The Stop and Frisk in Illinois: Your Questions Answered
Calling in your Springfield IL criminal defense attorneys isn’t an usual move after you’ve been stopped and frisked by police in Illinois. If this has happened to you, here’s what you need to know about the practice and your rights.
The curious case of “reasonable suspicion”
By law, the police are supposed to have what is known as “reasonable” suspicion to stop you on the street and search you. Who defines exactly what reasonable suspicion is, and how do police officers decide who is suspicious-looking enough to warrant a stop and who is not? It’s the discretionary interpretation of reasonable suspicion that makes the legality of stopping and frisking a person who isn’t visibly taking part in a crime a contention point in many cases.
It is legal for Illinois police to stop you when you’re on the street and ask where you’re heading, what you’re doing, and if you have identification on you that they can see. In 2016, the state passed a law that requires that police issue anyone they stop but don’t arrest a “contact card.” This card will contain information about you and why they stopped you, as reported by the Rockford Register Star. A contact card will also include your race and gender, the police officer’s name and badge number, and the date, time and location of the stop.
The contact card law was passed to help stop the distrust and resentment of police officers that can occur in a community when they engage in stop and frisks without genuine reasons for doing so. As reported by the New York Times, Chicago stop and frisk practices brought the state into the national limelight on this issue.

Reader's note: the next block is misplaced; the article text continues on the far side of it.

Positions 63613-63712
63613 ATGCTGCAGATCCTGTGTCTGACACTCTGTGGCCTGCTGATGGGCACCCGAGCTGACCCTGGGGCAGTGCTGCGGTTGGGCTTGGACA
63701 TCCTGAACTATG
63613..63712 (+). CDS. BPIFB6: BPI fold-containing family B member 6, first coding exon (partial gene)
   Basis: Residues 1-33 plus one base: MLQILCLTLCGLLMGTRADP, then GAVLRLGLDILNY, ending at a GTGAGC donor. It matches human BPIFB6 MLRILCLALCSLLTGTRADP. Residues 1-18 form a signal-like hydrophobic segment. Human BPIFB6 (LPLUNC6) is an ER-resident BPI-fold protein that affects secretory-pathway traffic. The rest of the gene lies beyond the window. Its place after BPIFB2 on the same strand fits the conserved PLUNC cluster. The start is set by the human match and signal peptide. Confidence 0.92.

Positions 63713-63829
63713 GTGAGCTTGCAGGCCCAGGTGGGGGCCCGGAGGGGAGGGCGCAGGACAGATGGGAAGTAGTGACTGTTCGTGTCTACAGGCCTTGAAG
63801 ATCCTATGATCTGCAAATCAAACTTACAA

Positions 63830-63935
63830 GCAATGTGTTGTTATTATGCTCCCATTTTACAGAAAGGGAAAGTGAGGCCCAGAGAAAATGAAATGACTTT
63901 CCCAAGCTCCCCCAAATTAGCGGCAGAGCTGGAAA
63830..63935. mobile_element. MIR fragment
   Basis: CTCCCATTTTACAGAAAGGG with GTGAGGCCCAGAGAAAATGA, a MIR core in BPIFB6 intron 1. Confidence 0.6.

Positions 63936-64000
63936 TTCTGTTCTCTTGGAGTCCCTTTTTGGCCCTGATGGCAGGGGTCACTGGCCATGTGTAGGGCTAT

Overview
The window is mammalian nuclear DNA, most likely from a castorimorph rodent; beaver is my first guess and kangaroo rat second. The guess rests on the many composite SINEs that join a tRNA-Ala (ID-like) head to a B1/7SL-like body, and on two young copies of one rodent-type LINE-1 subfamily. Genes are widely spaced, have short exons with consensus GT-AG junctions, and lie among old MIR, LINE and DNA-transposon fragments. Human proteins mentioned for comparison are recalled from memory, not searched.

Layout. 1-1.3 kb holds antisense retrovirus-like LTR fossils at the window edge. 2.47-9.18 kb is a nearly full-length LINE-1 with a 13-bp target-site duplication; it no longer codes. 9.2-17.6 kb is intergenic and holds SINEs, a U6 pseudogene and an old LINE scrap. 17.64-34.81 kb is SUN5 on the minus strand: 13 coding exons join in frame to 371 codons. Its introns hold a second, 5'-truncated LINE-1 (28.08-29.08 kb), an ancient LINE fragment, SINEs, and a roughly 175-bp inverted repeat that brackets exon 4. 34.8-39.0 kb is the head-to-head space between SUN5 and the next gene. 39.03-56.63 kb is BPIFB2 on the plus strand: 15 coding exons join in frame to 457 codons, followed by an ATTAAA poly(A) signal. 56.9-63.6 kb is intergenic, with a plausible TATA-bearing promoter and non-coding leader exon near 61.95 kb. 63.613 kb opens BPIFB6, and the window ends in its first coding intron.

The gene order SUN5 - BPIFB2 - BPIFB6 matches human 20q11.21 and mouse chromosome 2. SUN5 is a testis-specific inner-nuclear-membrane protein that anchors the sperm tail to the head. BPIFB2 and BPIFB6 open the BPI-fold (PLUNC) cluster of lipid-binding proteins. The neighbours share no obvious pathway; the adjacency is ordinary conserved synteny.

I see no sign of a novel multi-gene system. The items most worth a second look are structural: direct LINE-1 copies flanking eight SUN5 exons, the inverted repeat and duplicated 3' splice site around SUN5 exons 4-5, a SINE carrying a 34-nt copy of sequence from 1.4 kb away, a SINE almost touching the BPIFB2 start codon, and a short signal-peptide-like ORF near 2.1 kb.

A study conducted by the A.C.L.U. of Illinois found that there were more than 250,000 stop and frisks in Chicago that didn’t result in arrests from May through August of 2014. In those instances, more than three-fourths of those stopped and searched were African Americans, even though they only make up about one-third of the city’s population.
What to do if you’re stopped and frisked
Generally speaking, you should answer an officer’s questions and cooperate if you’re stopped by a police officer in Illinois. Since it’s legal for them to do so if they have reasonable suspicion, resisting can land you in more trouble – even if there was no real reason for the stop in the first place. However, do consider the situation before you comply, and always remember the following points:
- Anything you do say can and probably will be used against you in court.
- You can simply say you would like to remain silent, as speaking is not required.
- You may ask if you’re free to leave or under arrest.
- Remain calm and in control of your body language and words.
- Don’t start an argument with police officers.
- Never touch a police officer.
- Don’t resist, even if you’re completely innocent.
- Ask for Springfield IL criminal defense attorneys immediately if you’re arrested.